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From: Eric Niebler (eric_at_[hidden])
Date: 2005-06-29 00:17:53

Robert Mathews wrote:
> I was trying to write "Match everything *except* Bar".
> I wrote this:
> bool aResult = boost::regex_match(L"Foo", boost::wregex(L"[^(Bar)]"));
> This doesn't match. But if I wrote the same thing in Perl, it does work, ie:
> print "match\n" if( "Foo" =~ "[^(Bar)]");
> It looks a lot like sets can't contain subexpressions in boost::regex ... is
> that really true?
> Is there some other way to write the same thing?

I guarantee that your perl code isn't doing what you think it's doing. This:

    "Foo" =~ /[^(Bar)]/

will succeed because 'F' is not one of '(', 'B', 'a', 'r', or ')'. The
same pattern means the same thing to Boost.Regex, but you're getting a
different result because the regex_match algorithm only reports success
if the pattern matches all of the input, which it doesn't in this case.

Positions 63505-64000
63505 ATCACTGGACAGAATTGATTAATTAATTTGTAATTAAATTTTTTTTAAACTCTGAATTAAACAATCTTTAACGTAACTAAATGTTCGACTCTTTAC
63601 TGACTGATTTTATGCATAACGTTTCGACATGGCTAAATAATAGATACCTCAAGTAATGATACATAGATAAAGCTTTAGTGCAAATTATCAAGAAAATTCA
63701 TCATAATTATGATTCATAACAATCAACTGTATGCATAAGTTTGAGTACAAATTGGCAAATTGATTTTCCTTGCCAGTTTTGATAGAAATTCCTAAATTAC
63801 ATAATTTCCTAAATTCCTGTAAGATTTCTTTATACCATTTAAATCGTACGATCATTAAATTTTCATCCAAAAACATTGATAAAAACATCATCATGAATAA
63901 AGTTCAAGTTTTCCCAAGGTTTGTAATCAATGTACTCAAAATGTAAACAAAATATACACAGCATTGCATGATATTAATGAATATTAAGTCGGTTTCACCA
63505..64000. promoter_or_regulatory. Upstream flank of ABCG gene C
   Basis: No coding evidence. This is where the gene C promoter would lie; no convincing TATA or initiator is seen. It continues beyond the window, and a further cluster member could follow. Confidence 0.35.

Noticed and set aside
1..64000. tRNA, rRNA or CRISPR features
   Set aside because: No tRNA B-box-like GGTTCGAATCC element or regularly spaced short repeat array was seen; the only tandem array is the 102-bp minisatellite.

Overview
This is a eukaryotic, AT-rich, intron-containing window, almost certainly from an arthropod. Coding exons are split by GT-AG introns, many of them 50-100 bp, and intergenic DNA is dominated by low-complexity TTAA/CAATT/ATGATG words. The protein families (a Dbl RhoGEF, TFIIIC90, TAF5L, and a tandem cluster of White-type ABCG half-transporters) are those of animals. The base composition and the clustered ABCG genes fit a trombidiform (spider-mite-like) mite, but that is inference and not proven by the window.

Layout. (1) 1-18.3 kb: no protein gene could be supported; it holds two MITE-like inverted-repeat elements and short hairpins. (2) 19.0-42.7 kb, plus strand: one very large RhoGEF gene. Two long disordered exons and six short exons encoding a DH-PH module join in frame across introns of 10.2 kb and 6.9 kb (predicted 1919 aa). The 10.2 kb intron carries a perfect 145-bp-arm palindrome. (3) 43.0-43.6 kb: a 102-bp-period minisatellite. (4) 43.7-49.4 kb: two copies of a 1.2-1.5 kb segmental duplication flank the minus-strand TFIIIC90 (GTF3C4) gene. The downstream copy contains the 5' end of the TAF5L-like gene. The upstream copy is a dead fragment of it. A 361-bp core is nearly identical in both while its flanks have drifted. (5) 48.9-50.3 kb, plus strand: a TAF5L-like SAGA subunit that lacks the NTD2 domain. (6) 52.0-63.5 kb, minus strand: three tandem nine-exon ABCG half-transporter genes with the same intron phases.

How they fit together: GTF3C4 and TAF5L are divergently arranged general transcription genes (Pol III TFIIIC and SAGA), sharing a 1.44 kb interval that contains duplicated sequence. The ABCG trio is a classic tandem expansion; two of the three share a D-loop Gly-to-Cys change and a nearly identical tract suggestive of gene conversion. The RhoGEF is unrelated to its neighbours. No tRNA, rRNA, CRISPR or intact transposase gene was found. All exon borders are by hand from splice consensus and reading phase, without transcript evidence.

Had you used regex_search, you'd have gotten the same results as perl.
But it still wouldn't be doing what you want.

What you're looking for is a negative lookahead assertion. If you want
to match three characters that are not "Bar", you can do it like:


(?!Bar) asserts that the next three characters are not "Bar", but
doesn't consume them. The ... matches the next three characters (which
are not "Bar") and consumes them.


Eric Niebler
Boost Consulting

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